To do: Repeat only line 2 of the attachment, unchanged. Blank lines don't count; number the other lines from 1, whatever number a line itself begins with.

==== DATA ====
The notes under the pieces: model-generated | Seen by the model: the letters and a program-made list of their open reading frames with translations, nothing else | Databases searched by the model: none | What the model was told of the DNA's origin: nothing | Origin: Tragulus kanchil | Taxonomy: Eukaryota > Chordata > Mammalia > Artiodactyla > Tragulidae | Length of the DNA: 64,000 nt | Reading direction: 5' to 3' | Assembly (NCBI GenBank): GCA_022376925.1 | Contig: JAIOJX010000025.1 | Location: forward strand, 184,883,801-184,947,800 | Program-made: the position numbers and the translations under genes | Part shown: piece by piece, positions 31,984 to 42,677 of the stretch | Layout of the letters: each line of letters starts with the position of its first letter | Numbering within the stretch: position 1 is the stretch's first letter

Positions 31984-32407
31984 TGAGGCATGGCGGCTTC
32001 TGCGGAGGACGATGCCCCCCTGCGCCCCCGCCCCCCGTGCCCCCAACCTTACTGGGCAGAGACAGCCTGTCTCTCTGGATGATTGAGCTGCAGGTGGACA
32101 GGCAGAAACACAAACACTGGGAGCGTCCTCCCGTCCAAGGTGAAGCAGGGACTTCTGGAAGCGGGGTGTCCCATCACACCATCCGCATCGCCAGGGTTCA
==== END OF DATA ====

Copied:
Positions 31984-32407